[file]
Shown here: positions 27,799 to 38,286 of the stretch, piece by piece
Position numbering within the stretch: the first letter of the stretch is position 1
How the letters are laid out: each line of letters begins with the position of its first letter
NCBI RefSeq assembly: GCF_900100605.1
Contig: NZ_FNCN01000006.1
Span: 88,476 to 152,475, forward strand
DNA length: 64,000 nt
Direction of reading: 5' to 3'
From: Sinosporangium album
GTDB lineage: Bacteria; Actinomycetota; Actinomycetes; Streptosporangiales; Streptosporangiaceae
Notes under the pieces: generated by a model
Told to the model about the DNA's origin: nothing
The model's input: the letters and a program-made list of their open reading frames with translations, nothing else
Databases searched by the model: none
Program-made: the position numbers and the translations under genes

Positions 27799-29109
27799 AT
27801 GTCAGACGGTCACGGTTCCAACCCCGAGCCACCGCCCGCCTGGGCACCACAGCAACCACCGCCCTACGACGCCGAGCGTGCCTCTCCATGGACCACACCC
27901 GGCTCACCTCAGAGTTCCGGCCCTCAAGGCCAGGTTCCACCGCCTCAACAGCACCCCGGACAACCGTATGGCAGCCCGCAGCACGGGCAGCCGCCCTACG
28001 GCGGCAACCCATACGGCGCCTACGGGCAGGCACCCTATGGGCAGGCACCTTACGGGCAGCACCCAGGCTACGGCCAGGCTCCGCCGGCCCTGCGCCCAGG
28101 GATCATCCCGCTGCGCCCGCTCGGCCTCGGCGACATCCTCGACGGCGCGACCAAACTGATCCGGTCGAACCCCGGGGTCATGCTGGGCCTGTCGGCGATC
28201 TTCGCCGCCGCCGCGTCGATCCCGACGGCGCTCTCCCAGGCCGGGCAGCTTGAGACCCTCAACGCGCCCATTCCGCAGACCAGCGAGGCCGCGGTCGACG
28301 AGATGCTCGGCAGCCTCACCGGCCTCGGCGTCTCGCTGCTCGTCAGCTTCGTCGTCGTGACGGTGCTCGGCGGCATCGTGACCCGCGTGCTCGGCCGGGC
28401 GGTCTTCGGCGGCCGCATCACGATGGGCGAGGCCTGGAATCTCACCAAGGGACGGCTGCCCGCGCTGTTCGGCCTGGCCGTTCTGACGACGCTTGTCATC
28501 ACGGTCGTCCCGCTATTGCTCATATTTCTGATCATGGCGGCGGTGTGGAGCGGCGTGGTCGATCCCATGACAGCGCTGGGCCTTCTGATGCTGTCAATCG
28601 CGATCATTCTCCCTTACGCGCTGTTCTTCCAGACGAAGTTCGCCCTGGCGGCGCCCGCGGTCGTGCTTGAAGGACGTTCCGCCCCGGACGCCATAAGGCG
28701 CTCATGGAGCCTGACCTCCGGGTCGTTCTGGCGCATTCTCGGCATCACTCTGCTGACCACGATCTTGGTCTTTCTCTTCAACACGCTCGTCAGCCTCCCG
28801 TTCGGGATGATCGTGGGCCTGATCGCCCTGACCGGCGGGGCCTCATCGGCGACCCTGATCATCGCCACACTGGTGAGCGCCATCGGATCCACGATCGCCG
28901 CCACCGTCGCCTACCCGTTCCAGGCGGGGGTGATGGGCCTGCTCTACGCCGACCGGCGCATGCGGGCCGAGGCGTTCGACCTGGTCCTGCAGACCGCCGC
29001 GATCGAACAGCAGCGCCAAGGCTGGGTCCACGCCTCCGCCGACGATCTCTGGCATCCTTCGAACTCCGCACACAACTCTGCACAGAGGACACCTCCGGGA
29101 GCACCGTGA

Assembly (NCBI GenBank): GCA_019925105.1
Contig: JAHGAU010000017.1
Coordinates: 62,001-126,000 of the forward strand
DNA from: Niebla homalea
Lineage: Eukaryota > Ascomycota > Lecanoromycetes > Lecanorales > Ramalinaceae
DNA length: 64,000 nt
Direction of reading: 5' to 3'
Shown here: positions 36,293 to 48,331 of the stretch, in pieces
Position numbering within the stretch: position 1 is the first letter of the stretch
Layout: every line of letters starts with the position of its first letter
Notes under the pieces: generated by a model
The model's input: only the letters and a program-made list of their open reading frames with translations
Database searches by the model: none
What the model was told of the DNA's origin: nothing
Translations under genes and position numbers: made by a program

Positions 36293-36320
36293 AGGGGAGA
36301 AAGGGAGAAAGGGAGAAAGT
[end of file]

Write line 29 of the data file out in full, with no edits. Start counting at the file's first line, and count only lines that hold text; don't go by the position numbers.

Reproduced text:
28901 CCACCGTCGCCTACCCGTTCCAGGCGGGGGTGATGGGCCTGCTCTACGCCGACCGGCGCATGCGGGCCGAGGCGTTCGACCTGGTCCTGCAGACCGCCGC